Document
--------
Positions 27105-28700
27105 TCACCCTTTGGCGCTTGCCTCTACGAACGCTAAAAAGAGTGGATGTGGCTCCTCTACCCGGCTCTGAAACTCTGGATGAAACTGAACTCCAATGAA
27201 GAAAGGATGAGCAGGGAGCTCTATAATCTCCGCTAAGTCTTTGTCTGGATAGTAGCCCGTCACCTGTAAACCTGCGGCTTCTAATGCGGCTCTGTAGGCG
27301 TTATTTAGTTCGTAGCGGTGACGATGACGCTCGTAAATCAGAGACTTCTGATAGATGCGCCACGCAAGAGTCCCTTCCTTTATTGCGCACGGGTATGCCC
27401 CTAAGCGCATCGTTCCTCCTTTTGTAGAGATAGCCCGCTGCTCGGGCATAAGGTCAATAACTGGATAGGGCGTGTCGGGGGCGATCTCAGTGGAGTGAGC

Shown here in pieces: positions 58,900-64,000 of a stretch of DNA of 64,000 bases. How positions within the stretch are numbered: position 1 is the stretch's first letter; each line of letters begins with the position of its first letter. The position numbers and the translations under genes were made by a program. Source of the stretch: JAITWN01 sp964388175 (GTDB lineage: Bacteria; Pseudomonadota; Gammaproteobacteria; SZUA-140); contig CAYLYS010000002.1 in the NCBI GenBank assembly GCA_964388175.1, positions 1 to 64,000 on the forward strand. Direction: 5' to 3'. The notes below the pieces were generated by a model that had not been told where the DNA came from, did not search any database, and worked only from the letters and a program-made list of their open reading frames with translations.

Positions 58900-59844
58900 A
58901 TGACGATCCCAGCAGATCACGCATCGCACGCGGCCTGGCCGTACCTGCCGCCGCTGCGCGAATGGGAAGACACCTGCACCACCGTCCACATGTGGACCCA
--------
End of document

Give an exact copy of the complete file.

Positions 27105-28700
27105 TCACCCTTTGGCGCTTGCCTCTACGAACGCTAAAAAGAGTGGATGTGGCTCCTCTACCCGGCTCTGAAACTCTGGATGAAACTGAACTCCAATGAA
27201 GAAAGGATGAGCAGGGAGCTCTATAATCTCCGCTAAGTCTTTGTCTGGATAGTAGCCCGTCACCTGTAAACCTGCGGCTTCTAATGCGGCTCTGTAGGCG
27301 TTATTTAGTTCGTAGCGGTGACGATGACGCTCGTAAATCAGAGACTTCTGATAGATGCGCCACGCAAGAGTCCCTTCCTTTATTGCGCACGGGTATGCCC
27401 CTAAGCGCATCGTTCCTCCTTTTGTAGAGATAGCCCGCTGCTCGGGCATAAGGTCAATAACTGGATAGGGCGTGTCGGGGGCGATCTCAGTGGAGTGAGC

Shown here in pieces: positions 58,900-64,000 of a stretch of DNA of 64,000 bases. How positions within the stretch are numbered: position 1 is the stretch's first letter; each line of letters begins with the position of its first letter. The position numbers and the translations under genes were made by a program. Source of the stretch: JAITWN01 sp964388175 (GTDB lineage: Bacteria; Pseudomonadota; Gammaproteobacteria; SZUA-140); contig CAYLYS010000002.1 in the NCBI GenBank assembly GCA_964388175.1, positions 1 to 64,000 on the forward strand. Direction: 5' to 3'. The notes below the pieces were generated by a model that had not been told where the DNA came from, did not search any database, and worked only from the letters and a program-made list of their open reading frames with translations.

Positions 58900-59844
58900 A
58901 TGACGATCCCAGCAGATCACGCATCGCACGCGGCCTGGCCGTACCTGCCGCCGCTGCGCGAATGGGAAGACACCTGCACCACCGTCCACATGTGGACCCA